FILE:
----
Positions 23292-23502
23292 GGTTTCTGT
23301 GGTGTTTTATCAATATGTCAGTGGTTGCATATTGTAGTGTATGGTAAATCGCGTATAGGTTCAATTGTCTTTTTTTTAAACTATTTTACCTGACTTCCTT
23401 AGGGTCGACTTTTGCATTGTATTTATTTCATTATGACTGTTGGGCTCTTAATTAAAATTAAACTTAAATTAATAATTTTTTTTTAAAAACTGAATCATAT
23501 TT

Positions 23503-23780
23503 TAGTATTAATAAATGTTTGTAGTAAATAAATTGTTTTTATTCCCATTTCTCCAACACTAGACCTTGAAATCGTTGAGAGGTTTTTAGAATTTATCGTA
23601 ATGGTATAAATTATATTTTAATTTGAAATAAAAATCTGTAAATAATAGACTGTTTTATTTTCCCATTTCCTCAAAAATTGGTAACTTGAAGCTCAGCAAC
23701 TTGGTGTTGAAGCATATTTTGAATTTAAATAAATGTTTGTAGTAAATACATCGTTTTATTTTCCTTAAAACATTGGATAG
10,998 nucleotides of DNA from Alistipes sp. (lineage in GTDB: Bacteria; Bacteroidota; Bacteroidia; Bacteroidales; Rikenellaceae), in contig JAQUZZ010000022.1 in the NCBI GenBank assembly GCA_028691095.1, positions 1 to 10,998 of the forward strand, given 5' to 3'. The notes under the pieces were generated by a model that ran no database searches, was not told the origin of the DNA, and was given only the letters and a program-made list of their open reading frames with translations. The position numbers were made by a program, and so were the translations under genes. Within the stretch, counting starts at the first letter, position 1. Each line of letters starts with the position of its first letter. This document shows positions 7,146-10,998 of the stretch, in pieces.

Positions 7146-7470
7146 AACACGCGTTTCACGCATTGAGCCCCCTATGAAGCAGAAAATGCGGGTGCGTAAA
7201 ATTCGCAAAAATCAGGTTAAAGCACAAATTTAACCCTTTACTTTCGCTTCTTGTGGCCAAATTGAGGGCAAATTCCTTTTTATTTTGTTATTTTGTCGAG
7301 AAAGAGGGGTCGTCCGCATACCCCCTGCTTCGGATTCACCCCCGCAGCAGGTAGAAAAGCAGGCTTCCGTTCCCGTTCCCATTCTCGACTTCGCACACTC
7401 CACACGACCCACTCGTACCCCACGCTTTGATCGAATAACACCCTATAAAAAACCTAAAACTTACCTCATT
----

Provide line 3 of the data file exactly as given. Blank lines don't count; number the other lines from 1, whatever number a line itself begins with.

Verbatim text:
23301 GGTGTTTTATCAATATGTCAGTGGTTGCATATTGTAGTGTATGGTAAATCGCGTATAGGTTCAATTGTCTTTTTTTTAAACTATTTTACCTGACTTCCTT